5 October 2012

Reykjavik, Iceland

N 63 13.330

W 21 93.330

After having flown off the grid, leaving harbor in Longyearbyen, sailing through rough seas, entering a world of different thicknesses of ice, observing the scientific process, clicking a shutter a few thousand times over the course of seven days in the Artic, I have both feet back on solid ground. Looking back, trying to convey a sense of place in relation to news of record lows in summer sea ice coverage, I have to start by thinking of a thin, white line, like the one that appeared on the horizon one early morning.

That line represents a long list of things, including the uniqueness of sea ice and its variety and importance to global climate and to the future of humankind. Measurements like the ones taken by scientists and students on our trip and observations going back a century by Arctic explorers, along with satellite data from the last 30 years, provide the information we need to understand that changes are happening. Climate modelers use that data to create predictions that, although bleak for the future of summer sea ice, have, in the past, come up with numbers that were optimistic compared to the actual rate of present-day melt.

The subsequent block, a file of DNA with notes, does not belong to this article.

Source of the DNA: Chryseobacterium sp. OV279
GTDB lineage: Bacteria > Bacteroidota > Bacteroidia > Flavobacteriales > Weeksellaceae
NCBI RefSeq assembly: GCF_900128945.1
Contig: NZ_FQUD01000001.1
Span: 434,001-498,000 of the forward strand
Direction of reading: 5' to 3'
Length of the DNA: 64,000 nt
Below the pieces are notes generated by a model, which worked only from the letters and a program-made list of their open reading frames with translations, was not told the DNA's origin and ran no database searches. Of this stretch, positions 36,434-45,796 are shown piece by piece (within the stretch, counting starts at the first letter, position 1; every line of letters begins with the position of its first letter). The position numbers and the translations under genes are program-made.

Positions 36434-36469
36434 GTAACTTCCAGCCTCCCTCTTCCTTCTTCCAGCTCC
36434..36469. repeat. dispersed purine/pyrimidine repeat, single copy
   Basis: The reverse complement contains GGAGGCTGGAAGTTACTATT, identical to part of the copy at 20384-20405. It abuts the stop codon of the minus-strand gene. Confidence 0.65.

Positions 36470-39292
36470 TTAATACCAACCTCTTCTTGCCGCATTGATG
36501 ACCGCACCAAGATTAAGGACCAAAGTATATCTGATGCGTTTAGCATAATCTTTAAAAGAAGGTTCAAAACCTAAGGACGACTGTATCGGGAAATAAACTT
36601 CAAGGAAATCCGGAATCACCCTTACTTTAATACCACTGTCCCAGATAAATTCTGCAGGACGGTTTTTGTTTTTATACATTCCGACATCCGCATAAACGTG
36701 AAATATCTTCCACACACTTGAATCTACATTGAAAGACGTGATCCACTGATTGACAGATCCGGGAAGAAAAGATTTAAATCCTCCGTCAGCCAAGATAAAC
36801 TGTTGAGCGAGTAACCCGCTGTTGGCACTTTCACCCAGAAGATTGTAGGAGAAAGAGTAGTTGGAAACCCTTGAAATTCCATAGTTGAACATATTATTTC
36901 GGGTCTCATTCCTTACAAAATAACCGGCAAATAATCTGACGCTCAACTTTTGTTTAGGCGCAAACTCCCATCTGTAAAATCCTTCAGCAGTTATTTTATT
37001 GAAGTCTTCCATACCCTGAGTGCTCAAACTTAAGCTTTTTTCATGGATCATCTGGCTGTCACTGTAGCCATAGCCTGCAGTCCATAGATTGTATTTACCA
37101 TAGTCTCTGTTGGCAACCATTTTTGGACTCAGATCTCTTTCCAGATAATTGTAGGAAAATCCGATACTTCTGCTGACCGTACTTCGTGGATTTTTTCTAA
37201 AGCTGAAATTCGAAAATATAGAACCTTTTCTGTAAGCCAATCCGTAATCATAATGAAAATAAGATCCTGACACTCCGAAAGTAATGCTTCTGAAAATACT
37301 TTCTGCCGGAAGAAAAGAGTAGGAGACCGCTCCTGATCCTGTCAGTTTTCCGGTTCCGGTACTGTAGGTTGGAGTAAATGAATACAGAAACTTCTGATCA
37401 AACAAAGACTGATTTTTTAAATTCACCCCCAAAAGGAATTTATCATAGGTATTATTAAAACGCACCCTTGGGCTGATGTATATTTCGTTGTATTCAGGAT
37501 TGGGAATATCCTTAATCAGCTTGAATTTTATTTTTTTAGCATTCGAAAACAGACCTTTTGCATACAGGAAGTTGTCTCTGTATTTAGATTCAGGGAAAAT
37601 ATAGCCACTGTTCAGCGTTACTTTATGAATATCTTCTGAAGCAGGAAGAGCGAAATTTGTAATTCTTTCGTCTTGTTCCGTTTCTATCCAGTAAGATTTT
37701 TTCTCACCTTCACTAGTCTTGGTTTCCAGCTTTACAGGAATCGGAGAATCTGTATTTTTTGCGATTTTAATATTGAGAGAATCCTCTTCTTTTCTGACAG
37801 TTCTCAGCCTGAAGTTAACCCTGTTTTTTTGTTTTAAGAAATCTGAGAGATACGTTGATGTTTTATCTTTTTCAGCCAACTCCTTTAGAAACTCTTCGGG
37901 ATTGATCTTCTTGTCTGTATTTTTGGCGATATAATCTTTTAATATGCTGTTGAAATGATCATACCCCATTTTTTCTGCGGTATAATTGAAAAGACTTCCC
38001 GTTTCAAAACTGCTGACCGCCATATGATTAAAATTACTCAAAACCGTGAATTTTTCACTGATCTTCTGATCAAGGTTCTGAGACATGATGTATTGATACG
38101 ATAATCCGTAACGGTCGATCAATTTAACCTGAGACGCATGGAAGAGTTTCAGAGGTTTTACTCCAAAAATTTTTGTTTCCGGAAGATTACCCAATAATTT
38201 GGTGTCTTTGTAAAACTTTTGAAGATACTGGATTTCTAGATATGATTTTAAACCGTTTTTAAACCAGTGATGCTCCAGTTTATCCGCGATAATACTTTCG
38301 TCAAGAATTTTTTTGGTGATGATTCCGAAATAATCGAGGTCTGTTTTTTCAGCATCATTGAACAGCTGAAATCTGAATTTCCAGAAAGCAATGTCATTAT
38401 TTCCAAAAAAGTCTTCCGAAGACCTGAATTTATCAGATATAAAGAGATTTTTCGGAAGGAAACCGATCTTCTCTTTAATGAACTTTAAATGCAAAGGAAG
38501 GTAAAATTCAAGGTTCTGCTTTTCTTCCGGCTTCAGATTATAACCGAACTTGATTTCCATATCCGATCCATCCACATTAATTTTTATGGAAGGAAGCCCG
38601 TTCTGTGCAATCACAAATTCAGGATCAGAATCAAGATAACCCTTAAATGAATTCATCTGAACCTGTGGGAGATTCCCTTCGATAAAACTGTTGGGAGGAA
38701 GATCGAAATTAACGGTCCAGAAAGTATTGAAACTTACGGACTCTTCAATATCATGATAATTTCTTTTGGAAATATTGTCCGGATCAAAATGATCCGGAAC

Extreme Ice Survey leaving the sea ice behind heading for port

The RV Lance leaves the thin white line of the sea ice behinds and heads for port in Longyearbyen.

The links drawn between changes in the Arctic and carbon emissions are strong and mostly agreed upon in the scientific community. What is less understood, or perceived, is what this changing landscape looks like. Some imagine Polar bears and Santa Claus, explorers of old and the kingdom of ice. These images fail to convey the nuances and realities of the place. Predictions of an absence of summer sea ice convey an image of dark open waters, very much unlike what we consider to be normal: a white, reflective ice cover. The landscape I just returned from has both, yet so much in between.

The Extreme Ice Survey has had the rare opportunity to experience the Arctic sea ice, and, using the tools of photography, an opportunity to convey a sense of place.

Matt and I thank Frank Nilsen and UNIS for inviting us on this research trip and for executing an impressively productive expedition. Many thanks to Cecilia Bitz, Cecilia Peralta Ferriz and John Guthrie for sharing their expertise and deep knowledge of the Arctic. Thanks to all of the students aboard the cruise for their constant and refreshing enthusiasm for ice. We couldn’t have gotten to the ice without the tireless work of Captain Johnny and his crew aboard the RV Lance. Lastly, we extend a big thanks to the Betsy and Jesse Fink Foundation for helping EIS reach 81˚ north and allowing us to share this important story.

Svavar Jónathansson

Svavar Jónathansson, Longyearbyen, Svalbard, Norway

Svavar Jónathansson, Longyearbyen, Svalbard, Norway

Extreme Ice Survey

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